Born in Reading, Berkshire in 1967, Neil ‘Bad Beat’ Channing is best known as a professional poker player. Indeed, his total live earnings of $3,458,652 rank 27th on the England All Time Money List, according to the Hendon Mob Poker Database. Channing collected his best live cash so far, $1,263,261, or €801,400, when winning the Irish Open Main Event at the Citywest Hotel, Dublin in March, 2008 and was unveiled as a Sky Poker Ambassador in November, 2014.
Despite his prowess on the felt, Channing describes himself as a ‘professional gambler‘. He started playing poker, recreationally, as a youngster and, in his early twenties, graduated to playing tournament poker, albeit sporadically, at the Grosvenor Victoria Casino, London. Although, by his own admission, he was not the most attentive student, Channing graduated from the City of London Polytechnic with a degree in economics, by which point his focus had reverted to his first love, horse racing. He spent several years on the racecourse, making a decent living from placing and taking bets but, in his late twenties, his fortunes took a turn for the worse and he was forced to seek alternative employment.
Channing subsequently joined City Index, where he demonstrated a natural aptitude for spread betting, as an odds compiler and as a punter. Indeed, when he was made redundant, he opened an account with his former employer and won £140,000 in a nine-month period. Inevitably, his account was closed and he was also banned by Grosvenor Casinos for winning ‘a bit too much money’. Nevertheless, he continued to play tournament poker, with no little success, at Russell Square Casino, London – in the days before it was acquired by Grosvenor Casinos – but resisted the temptation to turn professional because of his involvement in other gambling ventures.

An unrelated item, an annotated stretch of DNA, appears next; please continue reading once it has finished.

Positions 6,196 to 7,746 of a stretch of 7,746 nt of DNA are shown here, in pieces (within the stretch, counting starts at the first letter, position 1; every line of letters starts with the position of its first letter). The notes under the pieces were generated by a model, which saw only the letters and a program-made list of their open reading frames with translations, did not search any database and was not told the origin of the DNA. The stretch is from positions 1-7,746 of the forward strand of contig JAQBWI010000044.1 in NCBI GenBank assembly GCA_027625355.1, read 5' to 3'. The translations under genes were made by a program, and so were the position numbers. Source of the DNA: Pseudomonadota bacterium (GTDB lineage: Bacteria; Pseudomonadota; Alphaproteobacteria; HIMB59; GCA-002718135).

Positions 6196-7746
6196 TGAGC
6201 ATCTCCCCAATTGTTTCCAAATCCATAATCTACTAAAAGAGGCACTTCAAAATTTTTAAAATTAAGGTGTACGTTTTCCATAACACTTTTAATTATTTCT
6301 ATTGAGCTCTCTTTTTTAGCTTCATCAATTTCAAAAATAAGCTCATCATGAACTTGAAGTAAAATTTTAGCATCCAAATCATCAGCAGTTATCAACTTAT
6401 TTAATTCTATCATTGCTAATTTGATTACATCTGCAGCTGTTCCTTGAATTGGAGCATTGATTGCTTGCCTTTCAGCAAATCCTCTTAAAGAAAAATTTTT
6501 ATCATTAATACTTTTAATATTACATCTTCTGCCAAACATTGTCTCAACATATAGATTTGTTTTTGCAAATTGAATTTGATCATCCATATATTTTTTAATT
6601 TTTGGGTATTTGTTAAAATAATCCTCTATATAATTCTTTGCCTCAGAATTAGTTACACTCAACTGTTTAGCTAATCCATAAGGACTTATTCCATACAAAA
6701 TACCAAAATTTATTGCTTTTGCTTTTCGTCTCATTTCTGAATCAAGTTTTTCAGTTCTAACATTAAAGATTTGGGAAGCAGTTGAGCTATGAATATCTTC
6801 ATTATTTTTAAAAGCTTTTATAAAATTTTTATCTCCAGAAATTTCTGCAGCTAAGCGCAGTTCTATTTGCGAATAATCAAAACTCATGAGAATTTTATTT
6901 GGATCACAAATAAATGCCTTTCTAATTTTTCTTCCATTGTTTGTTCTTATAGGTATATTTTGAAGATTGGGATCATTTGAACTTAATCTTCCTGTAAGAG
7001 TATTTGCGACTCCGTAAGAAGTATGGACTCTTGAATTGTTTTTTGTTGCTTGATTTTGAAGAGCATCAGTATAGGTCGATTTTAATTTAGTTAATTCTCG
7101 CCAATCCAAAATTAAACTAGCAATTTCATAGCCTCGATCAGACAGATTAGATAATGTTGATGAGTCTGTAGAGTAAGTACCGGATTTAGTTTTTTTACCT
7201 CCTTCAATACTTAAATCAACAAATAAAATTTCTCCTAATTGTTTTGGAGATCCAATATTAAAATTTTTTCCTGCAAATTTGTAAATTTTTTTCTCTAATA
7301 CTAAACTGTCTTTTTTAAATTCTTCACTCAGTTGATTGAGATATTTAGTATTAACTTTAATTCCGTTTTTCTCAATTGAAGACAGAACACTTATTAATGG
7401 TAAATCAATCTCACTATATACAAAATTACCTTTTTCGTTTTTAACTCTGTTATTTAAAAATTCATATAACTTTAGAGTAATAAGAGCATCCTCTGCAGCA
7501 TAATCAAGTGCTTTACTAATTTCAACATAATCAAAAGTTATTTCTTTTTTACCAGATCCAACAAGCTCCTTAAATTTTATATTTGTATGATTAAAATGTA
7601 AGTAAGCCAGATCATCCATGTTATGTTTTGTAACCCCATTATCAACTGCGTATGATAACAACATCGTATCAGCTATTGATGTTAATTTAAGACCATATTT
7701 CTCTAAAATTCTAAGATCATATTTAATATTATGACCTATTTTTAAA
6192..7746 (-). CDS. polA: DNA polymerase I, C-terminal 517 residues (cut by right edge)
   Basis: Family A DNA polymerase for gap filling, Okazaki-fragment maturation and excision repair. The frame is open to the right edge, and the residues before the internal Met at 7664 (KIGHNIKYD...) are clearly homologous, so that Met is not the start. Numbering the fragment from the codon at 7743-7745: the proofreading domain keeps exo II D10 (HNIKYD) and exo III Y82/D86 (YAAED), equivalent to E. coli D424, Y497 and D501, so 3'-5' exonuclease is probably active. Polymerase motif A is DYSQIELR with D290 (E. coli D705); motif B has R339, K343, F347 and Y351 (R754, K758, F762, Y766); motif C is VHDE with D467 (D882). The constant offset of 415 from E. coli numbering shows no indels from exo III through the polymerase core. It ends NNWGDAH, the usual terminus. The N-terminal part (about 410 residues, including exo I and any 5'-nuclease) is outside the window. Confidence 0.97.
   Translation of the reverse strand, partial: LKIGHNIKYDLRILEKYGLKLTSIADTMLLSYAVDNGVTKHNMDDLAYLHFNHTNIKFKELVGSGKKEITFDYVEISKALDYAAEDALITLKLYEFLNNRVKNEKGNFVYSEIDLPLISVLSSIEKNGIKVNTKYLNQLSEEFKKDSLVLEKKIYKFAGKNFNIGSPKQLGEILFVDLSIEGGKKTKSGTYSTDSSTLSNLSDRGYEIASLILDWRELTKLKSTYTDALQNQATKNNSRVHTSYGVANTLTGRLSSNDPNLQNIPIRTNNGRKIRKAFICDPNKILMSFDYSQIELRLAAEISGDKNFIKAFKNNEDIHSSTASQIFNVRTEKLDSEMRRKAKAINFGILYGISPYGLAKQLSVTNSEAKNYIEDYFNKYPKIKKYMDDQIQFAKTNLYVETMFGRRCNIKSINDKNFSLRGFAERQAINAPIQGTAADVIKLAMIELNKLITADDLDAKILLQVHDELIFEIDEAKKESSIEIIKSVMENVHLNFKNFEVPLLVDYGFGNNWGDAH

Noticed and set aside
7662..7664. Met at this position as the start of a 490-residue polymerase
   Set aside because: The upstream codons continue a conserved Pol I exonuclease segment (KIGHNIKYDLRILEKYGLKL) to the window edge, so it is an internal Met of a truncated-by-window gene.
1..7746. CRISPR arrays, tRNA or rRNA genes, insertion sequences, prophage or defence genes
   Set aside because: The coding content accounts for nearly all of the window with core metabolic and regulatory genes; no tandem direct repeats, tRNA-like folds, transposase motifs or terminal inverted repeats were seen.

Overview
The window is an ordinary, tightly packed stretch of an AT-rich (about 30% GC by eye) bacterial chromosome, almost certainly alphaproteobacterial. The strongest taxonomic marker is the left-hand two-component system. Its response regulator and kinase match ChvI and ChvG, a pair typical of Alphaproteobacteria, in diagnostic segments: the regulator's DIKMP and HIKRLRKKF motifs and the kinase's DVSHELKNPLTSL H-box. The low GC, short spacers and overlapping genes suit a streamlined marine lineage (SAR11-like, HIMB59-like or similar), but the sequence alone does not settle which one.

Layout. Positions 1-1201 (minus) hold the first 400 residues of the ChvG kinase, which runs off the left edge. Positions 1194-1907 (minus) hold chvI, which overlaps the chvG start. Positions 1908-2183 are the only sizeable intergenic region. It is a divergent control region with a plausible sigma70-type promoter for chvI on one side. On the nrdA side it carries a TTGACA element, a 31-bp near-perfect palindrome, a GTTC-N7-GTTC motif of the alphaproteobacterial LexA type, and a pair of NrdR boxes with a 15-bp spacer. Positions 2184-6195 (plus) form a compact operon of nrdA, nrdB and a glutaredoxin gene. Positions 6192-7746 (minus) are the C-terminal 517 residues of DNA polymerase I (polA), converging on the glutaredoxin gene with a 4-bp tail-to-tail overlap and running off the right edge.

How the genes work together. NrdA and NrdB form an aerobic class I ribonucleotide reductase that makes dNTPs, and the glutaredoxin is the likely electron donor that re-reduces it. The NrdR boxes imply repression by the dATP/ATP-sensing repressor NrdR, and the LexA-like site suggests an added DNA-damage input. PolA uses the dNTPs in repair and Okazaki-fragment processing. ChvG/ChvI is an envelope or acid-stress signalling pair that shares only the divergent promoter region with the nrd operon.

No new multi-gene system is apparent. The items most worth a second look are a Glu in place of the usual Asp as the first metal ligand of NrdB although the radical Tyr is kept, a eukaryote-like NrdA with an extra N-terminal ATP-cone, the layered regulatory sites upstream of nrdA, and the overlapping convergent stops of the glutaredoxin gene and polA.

Channing formed a lucrative horse racing syndicate, such that, by the age of 33, he never had ‘less than a few hundred grand’ in his current account. In 1998, the deregulation of bookmakers’ pitches presented a new opportunity and he invested heavily in pitches at racecourses nationwide. However, the abolition of off-course betting tax, in 2001, coupled with the rise of online betting, sounded the death knell for that venture and Channing turned, once again, to poker, but this time as a full-time career. He was re-admitted to the Grosvenor Victoria Casino, albeit as a guest, where he played high stakes Omaha with money he ‘couldn’t afford to lose’.
Through thick and thin, Channing continued to visit Las Vegas for the World Series of Poker (WSOP), whether or not he could sensibly afford to do so. He collected his first live WSOP cash, $8,895, for finishing seventeenth in a Texas Hold’em event at Binion’s, Las Vegas in May, 2001, in the days when the fields were smaller ‘but everybody was a good player.’ Channing has yet to win a WSOP bracelet, but went agonisingly close to doing so when beaten in heads-up play by American Henry Lu, in a field of 2,770, in a No Limit Hold’em event at the Rio All-Suite Hotel & Casino in June, 2012.